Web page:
It appears that since no bicalutamide was given along with the Lupron to prevent T flare in the group receiving the Lupron alone, study data showed a faster rate in PSA decline within the first few weeks of the study (as expected) in the group receiving the Firmagon compared to that of the group receiving the Lupron. However, at the end of one year, the study authors reported no significant difference between the two groups. Also, the Firmagon group had more transient injection-site reactions/complications (such as pain and erythema). Most often, Lupron is injected intramuscularly while Firmagon is injected sub-q (under the skin). Monthly Firmagon injections may also be more costly/expensive than the 3, 4, or 6 month Lupron injections.

Just some of the many factors to consider when evaluating the risks and benefits of available AD therapies, especially in first line tx of intermediate/advanced PCa.

tarhoosier
Posts: 189
Joined: Aug 2006

Jack, your confusion, frustration, fear and all else is familiar to me. My case is similar to yours. Answering all your questions is a bit premature until you have dealt with the conflicting emotions. You need an excellent listener. Perhaps a local PCa support group can provide a personal experience for you. Someone suggested by that group, or the group experience itself may be the way to go. So. Cal must have many, many groups such as this.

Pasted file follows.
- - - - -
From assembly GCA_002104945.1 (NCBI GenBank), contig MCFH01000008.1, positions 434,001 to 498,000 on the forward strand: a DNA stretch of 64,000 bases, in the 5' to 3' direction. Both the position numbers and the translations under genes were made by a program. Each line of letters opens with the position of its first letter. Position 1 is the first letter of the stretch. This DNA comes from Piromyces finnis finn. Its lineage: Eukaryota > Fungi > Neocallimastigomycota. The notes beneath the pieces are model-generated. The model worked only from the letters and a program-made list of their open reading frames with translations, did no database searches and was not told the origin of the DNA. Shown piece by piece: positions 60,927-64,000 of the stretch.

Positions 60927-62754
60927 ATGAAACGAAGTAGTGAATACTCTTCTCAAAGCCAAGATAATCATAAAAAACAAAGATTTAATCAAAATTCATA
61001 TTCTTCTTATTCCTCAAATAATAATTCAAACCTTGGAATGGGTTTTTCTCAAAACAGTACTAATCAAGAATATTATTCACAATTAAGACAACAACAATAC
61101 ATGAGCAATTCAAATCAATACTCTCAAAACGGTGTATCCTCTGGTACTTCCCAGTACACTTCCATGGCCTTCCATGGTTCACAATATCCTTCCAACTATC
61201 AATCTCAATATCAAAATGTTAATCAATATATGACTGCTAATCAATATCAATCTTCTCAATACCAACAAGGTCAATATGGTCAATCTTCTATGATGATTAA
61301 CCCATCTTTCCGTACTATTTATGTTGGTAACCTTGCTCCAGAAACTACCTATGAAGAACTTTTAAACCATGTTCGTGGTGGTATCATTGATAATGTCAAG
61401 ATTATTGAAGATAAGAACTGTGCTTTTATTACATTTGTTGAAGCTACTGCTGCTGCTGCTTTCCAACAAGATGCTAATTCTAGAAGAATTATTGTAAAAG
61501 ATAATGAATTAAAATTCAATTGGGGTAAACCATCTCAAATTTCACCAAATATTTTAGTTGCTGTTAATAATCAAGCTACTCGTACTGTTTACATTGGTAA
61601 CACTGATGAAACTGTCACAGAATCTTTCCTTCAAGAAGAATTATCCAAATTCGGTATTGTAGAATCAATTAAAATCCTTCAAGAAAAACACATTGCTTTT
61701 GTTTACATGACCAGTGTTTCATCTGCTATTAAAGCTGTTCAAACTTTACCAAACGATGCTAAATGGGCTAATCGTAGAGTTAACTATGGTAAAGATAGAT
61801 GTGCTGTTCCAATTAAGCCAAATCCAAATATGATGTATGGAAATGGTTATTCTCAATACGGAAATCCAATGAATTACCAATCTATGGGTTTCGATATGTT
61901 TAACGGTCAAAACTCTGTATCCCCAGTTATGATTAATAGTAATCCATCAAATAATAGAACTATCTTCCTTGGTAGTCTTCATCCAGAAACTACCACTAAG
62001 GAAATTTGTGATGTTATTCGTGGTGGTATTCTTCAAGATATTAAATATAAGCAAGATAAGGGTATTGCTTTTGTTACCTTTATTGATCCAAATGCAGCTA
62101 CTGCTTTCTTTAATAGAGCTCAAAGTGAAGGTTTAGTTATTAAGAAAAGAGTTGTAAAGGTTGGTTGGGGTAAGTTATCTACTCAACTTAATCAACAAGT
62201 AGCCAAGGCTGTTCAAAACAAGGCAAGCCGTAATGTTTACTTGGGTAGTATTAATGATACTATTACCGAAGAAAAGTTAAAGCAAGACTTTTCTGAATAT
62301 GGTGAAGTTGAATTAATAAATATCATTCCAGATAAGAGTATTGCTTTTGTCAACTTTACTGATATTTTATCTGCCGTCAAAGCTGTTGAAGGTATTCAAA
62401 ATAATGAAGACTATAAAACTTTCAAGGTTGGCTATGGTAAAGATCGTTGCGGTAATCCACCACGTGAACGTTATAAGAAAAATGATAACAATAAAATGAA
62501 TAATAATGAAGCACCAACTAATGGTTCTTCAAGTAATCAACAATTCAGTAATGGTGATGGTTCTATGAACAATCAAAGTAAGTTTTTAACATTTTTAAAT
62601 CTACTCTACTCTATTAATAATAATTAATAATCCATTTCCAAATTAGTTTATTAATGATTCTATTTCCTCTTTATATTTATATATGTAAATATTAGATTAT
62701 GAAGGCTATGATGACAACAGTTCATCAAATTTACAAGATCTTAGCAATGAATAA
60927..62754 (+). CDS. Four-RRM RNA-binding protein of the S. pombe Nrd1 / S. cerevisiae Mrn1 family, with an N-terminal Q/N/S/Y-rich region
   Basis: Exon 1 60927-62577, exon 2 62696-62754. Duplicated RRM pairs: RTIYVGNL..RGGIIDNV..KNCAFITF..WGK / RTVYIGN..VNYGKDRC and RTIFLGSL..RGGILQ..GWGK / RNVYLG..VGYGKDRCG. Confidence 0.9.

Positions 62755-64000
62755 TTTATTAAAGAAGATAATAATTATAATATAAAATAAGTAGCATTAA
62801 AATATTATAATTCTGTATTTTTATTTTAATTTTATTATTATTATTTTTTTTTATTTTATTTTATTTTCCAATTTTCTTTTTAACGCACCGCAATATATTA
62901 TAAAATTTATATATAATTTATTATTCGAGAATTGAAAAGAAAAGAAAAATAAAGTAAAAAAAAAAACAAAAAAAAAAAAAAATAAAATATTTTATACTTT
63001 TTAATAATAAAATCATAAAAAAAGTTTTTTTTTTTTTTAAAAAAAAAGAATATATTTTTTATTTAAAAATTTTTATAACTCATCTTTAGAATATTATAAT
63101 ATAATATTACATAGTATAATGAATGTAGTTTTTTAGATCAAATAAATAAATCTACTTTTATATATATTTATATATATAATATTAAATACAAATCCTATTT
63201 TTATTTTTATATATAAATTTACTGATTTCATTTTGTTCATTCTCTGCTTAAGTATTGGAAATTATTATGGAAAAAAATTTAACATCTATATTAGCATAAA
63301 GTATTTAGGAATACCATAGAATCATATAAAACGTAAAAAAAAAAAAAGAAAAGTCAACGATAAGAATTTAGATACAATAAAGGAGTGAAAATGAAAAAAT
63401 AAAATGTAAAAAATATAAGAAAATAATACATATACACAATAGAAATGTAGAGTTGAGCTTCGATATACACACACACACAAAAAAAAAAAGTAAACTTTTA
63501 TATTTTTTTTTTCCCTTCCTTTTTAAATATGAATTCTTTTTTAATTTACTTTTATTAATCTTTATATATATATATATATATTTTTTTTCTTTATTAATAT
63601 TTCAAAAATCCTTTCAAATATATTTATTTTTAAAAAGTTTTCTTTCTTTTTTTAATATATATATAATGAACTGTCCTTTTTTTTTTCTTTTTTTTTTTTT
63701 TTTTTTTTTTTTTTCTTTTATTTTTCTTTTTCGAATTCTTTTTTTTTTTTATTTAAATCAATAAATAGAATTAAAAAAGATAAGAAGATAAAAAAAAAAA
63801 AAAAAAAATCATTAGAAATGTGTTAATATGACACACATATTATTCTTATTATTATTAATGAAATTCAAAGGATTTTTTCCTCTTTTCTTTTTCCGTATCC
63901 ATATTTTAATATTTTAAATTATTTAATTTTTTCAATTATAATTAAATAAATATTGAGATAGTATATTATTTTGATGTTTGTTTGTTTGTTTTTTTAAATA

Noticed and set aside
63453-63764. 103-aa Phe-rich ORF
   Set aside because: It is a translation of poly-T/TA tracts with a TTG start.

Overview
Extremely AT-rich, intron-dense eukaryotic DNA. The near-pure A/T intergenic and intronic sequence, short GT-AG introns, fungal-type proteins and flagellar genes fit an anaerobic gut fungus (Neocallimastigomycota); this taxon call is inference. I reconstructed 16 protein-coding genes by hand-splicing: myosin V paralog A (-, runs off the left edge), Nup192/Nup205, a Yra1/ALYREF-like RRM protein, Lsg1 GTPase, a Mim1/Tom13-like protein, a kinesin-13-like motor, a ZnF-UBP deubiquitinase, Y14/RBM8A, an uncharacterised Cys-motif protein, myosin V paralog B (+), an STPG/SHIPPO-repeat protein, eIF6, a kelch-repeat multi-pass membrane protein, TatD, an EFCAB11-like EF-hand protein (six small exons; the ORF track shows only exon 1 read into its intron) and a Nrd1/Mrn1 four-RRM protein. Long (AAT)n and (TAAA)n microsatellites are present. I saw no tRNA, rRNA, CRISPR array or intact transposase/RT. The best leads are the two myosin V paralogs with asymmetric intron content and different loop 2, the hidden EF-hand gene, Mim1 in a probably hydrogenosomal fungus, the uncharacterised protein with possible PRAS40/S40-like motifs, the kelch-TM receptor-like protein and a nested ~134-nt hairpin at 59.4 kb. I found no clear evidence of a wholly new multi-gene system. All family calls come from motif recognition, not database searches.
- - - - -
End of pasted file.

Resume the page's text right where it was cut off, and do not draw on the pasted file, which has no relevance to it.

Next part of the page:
Professional help is always a choice and your doctor can advise you (or should be able to).

After surgery, sexual experience is ALWAYS different. Beyond that, yes, all chemical effects are reversible once the drug is eliminated from the body. Younger, healthy men with active sex lives before treatment tend to respond better after all the treatments you may anticipate.
You are close to one of the most respected Prostate oncologists in the country, Mark Scholz in Marina del Rey. A visit there could be extremely productive.